# Counter-examples to Kaplansky Density

Posted on 13th February 2021

I've added a short document to my Mathematical writeups collection. Thanks to Yemon Choi for a conversation which motivated me to write this up, and to Philip Spain who alerted me to the work of Harry Dowson.

It would be interesting to have a natural Banach Algebra example. By this, I mean a naturally occurring example of a dual Banach Algebra $$M$$ and a weak$$^\ast$$-dense subalgebra $$A\subseteq M$$ such that there is a unit vector in $$M$$ which is not the weak$$^\ast$$-limit of any bounded net in $$A$$.

What do I mean by "natural" here? Some possible examples:

• Let $$E$$ be a reflexive Banach space with the approximation property. Then it's known that $$\mathcal B(E)$$ is the bidual of $$\mathcal K(E)$$. Thus $$\mathcal K(E)$$ is weak$$^\ast$$-dense in $$\mathcal B(E)$$, but in this case, we do have an (isometric) version of Kaplansky Density, because biduals satisfy Goldstine's Theorem. I still think this example is a little interesting: if $$E$$ had the metric approximation property, given $$T\in\mathcal B(E)$$ it is easy to write down a net in $$\mathcal K(E)$$ which converges to $$T$$ and is bounded by $$\|T\|$$. If $$E$$ merely has the approximation property then this seems less clear to me, though it is ensured by the general theory.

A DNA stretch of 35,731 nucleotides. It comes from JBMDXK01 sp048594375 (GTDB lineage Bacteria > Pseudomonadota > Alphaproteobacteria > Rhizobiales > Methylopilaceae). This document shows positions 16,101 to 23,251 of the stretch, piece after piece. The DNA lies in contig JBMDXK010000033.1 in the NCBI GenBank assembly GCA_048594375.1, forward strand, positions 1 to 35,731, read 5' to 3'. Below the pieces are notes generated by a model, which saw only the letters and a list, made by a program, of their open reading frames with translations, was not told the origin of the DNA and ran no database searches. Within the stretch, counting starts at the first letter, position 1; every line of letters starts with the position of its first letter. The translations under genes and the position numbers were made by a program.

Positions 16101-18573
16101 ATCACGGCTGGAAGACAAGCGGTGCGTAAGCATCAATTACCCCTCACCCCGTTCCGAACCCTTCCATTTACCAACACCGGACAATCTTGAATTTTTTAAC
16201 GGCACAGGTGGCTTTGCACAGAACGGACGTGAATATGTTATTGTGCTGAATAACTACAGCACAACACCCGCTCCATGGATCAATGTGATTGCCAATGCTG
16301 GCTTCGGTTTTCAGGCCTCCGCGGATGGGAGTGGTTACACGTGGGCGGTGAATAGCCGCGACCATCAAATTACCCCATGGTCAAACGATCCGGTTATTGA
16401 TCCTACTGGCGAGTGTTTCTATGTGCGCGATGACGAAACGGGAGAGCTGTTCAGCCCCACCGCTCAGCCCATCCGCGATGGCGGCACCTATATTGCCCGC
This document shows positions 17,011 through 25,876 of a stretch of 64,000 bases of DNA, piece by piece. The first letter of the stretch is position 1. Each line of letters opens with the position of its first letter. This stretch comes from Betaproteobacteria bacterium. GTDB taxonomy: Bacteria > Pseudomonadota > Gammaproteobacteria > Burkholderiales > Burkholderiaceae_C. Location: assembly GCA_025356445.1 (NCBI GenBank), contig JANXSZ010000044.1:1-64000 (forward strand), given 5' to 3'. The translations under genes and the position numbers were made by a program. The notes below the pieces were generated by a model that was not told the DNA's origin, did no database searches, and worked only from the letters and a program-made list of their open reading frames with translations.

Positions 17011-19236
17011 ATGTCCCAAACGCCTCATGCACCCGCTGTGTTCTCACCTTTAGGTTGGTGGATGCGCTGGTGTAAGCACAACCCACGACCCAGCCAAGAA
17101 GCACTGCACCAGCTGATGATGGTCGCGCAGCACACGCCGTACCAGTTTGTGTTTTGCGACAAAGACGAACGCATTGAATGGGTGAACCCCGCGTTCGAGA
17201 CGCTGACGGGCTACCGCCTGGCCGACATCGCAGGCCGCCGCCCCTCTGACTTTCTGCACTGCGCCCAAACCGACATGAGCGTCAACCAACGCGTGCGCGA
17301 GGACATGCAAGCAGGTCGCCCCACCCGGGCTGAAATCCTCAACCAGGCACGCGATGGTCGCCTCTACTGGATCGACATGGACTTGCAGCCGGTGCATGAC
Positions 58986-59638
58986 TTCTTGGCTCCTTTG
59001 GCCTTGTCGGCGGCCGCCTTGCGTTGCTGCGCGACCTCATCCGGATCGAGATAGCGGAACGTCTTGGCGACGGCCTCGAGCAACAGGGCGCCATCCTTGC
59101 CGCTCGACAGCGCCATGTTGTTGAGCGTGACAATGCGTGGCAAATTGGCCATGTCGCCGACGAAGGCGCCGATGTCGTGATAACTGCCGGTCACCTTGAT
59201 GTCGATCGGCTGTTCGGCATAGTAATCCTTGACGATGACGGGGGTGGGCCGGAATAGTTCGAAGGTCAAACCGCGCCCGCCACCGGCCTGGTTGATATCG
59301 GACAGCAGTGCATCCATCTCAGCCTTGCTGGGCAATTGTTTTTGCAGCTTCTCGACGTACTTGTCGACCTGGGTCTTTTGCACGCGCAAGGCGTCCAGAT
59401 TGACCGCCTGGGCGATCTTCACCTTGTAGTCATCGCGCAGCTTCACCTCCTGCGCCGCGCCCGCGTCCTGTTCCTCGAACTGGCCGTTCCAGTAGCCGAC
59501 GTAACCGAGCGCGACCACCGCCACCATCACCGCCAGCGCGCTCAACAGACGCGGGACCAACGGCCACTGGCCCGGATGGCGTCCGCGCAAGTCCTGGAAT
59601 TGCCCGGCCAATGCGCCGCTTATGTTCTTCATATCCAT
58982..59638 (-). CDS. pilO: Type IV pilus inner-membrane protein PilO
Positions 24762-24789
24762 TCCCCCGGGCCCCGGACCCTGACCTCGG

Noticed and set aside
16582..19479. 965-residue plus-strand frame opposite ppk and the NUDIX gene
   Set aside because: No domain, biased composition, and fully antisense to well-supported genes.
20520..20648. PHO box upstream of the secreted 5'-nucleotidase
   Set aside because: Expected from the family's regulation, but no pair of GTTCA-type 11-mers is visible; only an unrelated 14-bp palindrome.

• Let $$G$$ be a locally compact group, and consider $$PM_p(G)$$ which by definition is the weak$$^\ast$$ closure of $$PF_P(G)$$ inside $$\mathcal B(L^p(G))$$. Excepting when $$p=2$$ I do not know if we have Kaplansky Density here, though if $$G$$ has a suitable approximation-like property (amenability, or a weakening) then I believe one can show this: I don't know if this is explicitly in the literature.